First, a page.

For my blog post in English 311, I have chosen to do a film review on Romeo and Juliet directed by Baz Luhrmann. This post will focus on key scenes throughout the play and conduct an analysis on points within the scene compared to how it appears in Shakespeare’s original text to see what were effective choices or otherwise on behalf of the actors, director, or editing team.
The first scene that will be looked at is found in act 2, scene 2. The scene features the “Montague boys” yelling at Romeo come back to the car after he jumps out as they were leaving the Capulet party. The film scene seems to be a continuation of scene 1, acting as an introduction to scene 2. This is noted by the line “He jests at scars that never felt a wound” (act 2, scene 2, line 47) as Romeo is climbing the wall to return to Juliet. In the original text these are two distinct scenes. In the film, the action of Romeo trying not to get caught inside the Capulet walls is an effective portrayal of the overlying theme of forbidden love. Cutting out most of Romeo’s speech is effective of showing his attempt at being quiet. The back and forth dialogue of Romeo and Juliet’s lines, rather than saying their lines at separate times like in the text, is effective as it is like they are engaging in a conversation without the other knowing. During this scene I was intrigued by the directors pattern of water. This scene predominantly takes place in the Capulet’s swimming pool, which at first viewing of the film I found ineffective. However, upon further research I found that Luhrmann used water as a motif to signify clarity (Reel Club, 2011). See link here:
H2Oooohhhhhh: The Motif of Water in WILLIAM SHAKESPEARE’S ROMEO + JULIET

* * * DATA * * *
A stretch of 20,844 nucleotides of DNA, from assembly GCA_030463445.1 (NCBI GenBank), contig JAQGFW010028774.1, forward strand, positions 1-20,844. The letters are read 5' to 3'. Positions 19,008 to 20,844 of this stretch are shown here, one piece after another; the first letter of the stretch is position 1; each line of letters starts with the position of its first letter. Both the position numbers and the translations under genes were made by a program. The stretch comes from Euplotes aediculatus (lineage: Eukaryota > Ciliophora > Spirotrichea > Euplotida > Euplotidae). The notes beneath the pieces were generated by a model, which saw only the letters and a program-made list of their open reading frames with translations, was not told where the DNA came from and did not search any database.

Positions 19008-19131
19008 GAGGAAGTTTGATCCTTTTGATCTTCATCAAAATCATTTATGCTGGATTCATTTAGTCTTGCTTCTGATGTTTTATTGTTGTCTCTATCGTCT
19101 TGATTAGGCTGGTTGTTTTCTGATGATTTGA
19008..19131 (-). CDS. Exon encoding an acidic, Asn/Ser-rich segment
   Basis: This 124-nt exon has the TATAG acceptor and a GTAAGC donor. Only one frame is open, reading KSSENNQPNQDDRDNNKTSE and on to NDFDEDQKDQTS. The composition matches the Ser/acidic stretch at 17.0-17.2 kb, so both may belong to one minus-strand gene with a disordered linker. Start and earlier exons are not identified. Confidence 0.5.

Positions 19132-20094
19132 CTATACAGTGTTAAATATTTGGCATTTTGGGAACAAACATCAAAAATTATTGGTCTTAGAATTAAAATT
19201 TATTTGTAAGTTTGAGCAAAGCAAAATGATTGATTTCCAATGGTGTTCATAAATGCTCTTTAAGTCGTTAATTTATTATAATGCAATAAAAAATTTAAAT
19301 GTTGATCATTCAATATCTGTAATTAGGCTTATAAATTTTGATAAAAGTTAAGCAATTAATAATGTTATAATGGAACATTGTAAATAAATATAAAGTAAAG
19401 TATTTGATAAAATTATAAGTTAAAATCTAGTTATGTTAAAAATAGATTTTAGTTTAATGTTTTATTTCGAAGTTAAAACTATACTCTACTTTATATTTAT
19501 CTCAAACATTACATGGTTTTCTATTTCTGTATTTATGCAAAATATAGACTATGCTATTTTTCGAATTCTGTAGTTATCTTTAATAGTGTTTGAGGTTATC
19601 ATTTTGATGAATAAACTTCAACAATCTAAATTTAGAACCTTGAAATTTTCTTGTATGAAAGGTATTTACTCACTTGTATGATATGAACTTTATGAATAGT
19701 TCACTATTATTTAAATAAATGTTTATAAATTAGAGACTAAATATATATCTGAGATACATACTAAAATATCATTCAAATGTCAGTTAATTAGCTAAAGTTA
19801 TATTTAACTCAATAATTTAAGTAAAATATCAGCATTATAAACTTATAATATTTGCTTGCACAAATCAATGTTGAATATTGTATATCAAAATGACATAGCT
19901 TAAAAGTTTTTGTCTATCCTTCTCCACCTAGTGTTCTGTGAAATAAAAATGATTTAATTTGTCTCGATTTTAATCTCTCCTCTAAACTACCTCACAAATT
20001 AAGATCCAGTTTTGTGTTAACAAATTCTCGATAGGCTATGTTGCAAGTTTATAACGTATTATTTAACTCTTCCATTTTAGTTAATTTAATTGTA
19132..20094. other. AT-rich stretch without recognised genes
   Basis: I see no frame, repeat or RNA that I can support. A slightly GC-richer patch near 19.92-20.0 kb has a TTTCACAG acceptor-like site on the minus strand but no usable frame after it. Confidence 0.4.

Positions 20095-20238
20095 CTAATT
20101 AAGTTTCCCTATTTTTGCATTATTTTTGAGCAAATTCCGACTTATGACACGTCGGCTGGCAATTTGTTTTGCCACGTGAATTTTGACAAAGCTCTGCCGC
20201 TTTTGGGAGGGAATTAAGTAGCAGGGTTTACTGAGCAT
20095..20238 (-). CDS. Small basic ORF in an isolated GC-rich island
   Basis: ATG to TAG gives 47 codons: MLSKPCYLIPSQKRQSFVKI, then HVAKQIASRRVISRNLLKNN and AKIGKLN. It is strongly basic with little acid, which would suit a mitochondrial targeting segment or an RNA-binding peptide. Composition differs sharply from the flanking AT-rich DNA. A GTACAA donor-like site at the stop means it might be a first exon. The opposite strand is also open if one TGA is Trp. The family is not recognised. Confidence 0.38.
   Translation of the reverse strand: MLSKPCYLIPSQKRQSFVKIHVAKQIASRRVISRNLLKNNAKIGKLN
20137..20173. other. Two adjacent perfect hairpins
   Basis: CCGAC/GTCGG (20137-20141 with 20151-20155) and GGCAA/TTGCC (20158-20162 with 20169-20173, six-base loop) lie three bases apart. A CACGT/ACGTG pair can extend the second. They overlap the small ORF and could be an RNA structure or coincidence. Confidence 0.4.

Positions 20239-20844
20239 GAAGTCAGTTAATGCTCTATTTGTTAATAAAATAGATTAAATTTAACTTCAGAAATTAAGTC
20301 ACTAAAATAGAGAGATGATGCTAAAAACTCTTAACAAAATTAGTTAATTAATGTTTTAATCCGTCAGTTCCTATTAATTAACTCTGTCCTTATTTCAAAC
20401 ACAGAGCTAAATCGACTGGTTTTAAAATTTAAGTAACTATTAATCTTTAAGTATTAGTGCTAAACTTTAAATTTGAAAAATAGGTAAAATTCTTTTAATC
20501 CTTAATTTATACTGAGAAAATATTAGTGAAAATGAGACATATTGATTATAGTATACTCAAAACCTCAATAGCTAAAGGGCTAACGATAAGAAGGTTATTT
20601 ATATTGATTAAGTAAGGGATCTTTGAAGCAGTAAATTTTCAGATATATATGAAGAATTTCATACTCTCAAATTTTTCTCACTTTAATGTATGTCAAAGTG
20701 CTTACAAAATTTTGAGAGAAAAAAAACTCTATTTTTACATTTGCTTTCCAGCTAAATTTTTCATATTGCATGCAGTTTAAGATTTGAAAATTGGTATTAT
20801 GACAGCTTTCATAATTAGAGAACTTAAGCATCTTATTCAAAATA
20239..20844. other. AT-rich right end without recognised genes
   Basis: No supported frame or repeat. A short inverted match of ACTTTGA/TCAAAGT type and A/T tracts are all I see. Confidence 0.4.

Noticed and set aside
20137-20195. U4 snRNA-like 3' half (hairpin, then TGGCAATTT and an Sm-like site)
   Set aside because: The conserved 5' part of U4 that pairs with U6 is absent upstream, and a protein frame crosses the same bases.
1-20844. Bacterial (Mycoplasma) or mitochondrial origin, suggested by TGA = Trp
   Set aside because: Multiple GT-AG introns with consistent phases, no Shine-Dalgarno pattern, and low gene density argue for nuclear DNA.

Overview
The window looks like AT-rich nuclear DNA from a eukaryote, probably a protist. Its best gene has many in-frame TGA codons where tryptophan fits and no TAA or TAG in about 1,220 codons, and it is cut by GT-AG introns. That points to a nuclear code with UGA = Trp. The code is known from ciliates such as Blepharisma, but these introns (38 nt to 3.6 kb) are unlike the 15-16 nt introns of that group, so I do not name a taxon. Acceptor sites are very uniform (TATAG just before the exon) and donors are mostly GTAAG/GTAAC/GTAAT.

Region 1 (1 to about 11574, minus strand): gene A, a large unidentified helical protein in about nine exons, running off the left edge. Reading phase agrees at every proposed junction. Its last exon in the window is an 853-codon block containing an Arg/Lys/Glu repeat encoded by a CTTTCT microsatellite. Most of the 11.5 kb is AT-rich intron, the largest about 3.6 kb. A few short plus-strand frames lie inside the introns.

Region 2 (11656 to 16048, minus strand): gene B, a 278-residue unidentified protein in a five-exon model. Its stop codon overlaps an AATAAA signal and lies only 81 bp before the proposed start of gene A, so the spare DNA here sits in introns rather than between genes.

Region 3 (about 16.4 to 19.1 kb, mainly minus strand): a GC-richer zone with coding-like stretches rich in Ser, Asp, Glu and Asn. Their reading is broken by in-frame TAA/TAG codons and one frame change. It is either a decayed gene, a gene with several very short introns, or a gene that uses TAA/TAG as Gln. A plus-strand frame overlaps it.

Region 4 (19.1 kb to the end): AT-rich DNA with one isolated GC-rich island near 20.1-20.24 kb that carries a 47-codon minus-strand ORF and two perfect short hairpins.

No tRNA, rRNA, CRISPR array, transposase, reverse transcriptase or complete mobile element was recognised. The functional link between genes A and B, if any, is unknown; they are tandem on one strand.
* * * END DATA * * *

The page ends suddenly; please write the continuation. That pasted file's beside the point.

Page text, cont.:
The second scene to de discussed is Act 4, scene 1. The instance that Juliet brings a gun when she sees Friar Lawrence, rather than a knife was effective in showing that she was a powerful and potentially violent character in her angry state. This was also effective in giving context to the time frame difference between the film and Shakespeare text. Much of Juliet’s speech was omitted from the film in this scene. Friar Lawrence’s speech overlays shots of Juliet’s actions regarding her consumption of the potion, as well as the consequences if all goes according to plan, which we all know is not the case. This is effective in making time or a series of events seem to pass by quicker than they took place, making it easier on the audience to follow along with the story. It is ineffective as we lose the texts depiction of Juliet’s haste and urgency of wanting to take the potion. This idea can be shown through the quote “Give me, give me! O, tell me not of fear” (act 4, scene 1, line 123).
The final scene to be analyzed is act 5, scene 3. In the first stages of this scene Paris is not killed as he is in the text, however there is a police chase, which I did not find effective in my opinion, seemed excessive, but went along with the feel of the film overall. In the film the audience misses out on much of Romeo’s speech when walking to where Juliet lays in the church. It is said later when Romeo is next to Juliet’s seemingly lifeless body. This is effective in that it makes the walk down the aisle of the church more dramatic. Also, this is an effective use of setting and shots, reflecting back to the flash-forward of Romeo being in the church before the Capulet party. Another choice by the director in correlation to the flash-forward was when Romeo says, “Thy drugs are quick” (act 5, scene 3, line 210). This line was originally said in this scene after Romeo drinks the poison rather than taking the drugs before the Capulet party. I just found this to be choice to take note of.
Through this analytical review, the audience can see the many attributes to the film from the original text that are effective and some not so much and perhaps unnecessary in some opinions. With this being said, over all a good representation by Luhrmann in regards to the original text.
“H2Oooohhhhhh: The Motif of Water in WILLIAM SHAKESPEARE’S ROMEO JULIET.” Reel Club. N.p., 10 July 2011. Web. 09 Oct. 2016.